LexPower

Two Key Features of Great Documentation

Posted on: October 14, 2010

 

Does Your Documentation Satisfy or Perplex Your Customers?

Does Your Documentation Satisfy or Perplex Your Customers? (Click the image to see credits and source.)

 

Does your company’s documentation provide excellent customer service, cut down on the costs of customer support (those call-center calls are not cheap) and help bring in qualified leads?

Is your documentation just a cost center or a smart investment that helps drive revenues?

Does your documentation help you win repeat business and attract new customers?

Really great product and services documentation can (and should) be an important part of your company’s business strategy. If you’ve always thought of documentation as just something you had to do, because every other company does, well, you’re missing out on a powerful tool that can help you lower costs and increase revenue.

What Makes Quality Documentation?

While quality documentation has many characteristics, the net-net result is that it provides a superior experience when your prospects and customers interact with your products and services. That, in turn, happens when the documentation makes it easy (and maybe even interesting and perhaps—gasp!—fun) for a prospect or a customer to find information they want, to learn what they need to know, or to solve a problem.

Put another way, it’s all about developing productive and valuable relationships with your audiences. And documentation is at the heart of it all.

Here are two key characteristics that are often overlooked, and that I think are essential if you want to build great documentation that will help you outmaneuver your competitors.

List of User Tasks and Links to Solutions

A key characteristic of excellent product and services documentation is the list of user tasks and links to the solutions. Even if you have parts and pieces of this elsewhere in your documentation, you need to have one section or module that lists every task and its links. Your listing should present tasks from a customer’s perspective, for example:

I want to do X

How do I …?

When you create a task list, it is critically important that you use terms and phrases geared to your target audiences, which means you have to know who your audiences are and how they think. So be prepared to don your research hat.

How many times have you tried to find something (in print or online) and failed, only to discover that the documentation did in fact contain the topic you were looking for, but the index entry or other references to that topic required you to use one specific search term or phrase? And which one? Oh, it’s guess-a-lot time? Isn’t that frustrating? Help make your corner of the world a little happier by using a variety of terms and phrases in indexes, and build your search engines so they display “close but not quite” matches. Help your users find those tasks.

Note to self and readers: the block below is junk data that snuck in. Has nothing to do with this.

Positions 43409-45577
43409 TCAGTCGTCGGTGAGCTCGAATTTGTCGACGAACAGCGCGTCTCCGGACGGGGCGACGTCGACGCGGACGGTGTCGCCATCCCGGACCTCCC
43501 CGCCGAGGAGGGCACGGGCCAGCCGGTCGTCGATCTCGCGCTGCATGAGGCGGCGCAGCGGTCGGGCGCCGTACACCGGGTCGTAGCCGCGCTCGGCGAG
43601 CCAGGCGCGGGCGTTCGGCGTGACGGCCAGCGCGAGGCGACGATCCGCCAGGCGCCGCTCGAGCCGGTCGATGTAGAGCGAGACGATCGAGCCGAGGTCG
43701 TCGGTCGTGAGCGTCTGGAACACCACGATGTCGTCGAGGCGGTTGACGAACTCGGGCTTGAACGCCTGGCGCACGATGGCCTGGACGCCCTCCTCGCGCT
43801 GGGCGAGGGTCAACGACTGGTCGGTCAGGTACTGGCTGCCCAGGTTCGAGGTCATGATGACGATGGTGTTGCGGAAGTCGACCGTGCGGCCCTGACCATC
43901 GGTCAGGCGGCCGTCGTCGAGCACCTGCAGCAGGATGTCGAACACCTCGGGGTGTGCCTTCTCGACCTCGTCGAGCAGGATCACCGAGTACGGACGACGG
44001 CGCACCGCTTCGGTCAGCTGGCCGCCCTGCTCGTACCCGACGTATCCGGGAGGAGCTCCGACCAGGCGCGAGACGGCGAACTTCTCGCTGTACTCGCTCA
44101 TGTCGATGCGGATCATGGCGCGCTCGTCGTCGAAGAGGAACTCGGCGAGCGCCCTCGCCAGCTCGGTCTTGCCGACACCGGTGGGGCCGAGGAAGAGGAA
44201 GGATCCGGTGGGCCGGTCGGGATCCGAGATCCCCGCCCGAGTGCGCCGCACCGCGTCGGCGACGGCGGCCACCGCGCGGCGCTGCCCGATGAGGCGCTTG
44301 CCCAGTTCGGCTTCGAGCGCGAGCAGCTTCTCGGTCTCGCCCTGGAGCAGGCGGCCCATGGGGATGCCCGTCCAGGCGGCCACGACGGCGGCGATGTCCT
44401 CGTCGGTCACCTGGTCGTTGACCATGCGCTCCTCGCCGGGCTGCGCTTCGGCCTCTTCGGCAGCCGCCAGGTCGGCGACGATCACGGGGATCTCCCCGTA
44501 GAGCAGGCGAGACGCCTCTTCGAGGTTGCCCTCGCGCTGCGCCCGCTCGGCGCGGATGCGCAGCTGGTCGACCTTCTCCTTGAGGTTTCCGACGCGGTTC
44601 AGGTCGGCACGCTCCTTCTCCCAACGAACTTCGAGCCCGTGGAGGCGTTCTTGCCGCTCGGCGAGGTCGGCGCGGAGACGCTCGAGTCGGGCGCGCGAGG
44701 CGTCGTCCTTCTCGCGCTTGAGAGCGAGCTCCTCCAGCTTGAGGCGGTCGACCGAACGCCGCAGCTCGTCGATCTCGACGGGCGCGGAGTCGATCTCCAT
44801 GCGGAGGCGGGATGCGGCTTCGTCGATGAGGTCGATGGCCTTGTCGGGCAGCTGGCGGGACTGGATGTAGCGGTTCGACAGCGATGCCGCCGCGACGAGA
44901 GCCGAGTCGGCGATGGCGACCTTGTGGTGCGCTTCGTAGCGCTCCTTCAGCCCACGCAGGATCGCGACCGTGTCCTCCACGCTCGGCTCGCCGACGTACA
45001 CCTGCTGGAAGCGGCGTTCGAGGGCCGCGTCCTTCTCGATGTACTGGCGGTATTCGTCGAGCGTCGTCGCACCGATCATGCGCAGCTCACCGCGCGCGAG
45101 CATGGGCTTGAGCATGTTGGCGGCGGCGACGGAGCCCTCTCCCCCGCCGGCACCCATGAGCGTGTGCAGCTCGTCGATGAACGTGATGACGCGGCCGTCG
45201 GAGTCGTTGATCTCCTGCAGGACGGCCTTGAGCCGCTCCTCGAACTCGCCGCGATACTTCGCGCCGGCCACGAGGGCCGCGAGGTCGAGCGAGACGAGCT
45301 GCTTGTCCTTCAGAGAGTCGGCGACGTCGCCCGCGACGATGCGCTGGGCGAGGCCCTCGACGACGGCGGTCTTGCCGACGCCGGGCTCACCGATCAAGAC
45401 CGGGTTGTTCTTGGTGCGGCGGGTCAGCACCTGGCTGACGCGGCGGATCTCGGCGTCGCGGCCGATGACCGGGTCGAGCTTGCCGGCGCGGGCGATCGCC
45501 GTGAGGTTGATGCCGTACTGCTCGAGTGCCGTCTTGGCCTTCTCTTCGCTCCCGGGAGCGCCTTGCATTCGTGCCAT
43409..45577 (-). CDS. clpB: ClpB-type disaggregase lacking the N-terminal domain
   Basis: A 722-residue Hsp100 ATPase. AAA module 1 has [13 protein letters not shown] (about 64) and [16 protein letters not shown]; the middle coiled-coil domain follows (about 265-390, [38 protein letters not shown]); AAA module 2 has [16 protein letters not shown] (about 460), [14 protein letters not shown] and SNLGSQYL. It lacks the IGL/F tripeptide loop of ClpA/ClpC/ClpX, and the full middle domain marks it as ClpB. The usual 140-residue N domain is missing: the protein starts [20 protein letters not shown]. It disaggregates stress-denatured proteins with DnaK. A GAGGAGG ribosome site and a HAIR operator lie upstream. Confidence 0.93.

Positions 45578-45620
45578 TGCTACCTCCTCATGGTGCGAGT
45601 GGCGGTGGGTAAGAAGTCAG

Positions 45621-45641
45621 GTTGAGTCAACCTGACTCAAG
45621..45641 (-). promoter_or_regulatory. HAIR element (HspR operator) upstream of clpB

Your goal is to create a superior experience that helps build a positive relationship between your company and its customers.

A Customer-centric Perspective

The second key characteristic of outstanding documentation is that menus, options and features are presented and explained from a customer-centric perspective.

After all, your customers will look at your product and its parts and ask: Why would I use this? To do what?

When you explain menus, options and features, be sure to:

  • Focus on real-world applications.
  • Provide links to detailed how-tos.

To create documentation that is all about the customer requires thought, research and effort. This is much more difficult than merely churning out material that is product-centric or developer-centric, and is probably one reason why too many companies still produce perfunctory and ineffective documentation that is, quite frankly, not all that useful to the end user.

Great Documentation Is an Asset

Whether your company is a high-tech geek enterprise or entirely non-technical, your business needs great documentation to win in the marketplace.

It’s part of paying attention to your customer, as well as leveraging what can be an important sales and revenue-generating tool.

So, how is your documentation doing? Is it working for you?

Please share your thoughts by leaving a comment.   Elizabeth Lexleigh  LexPower  The Write Ideas

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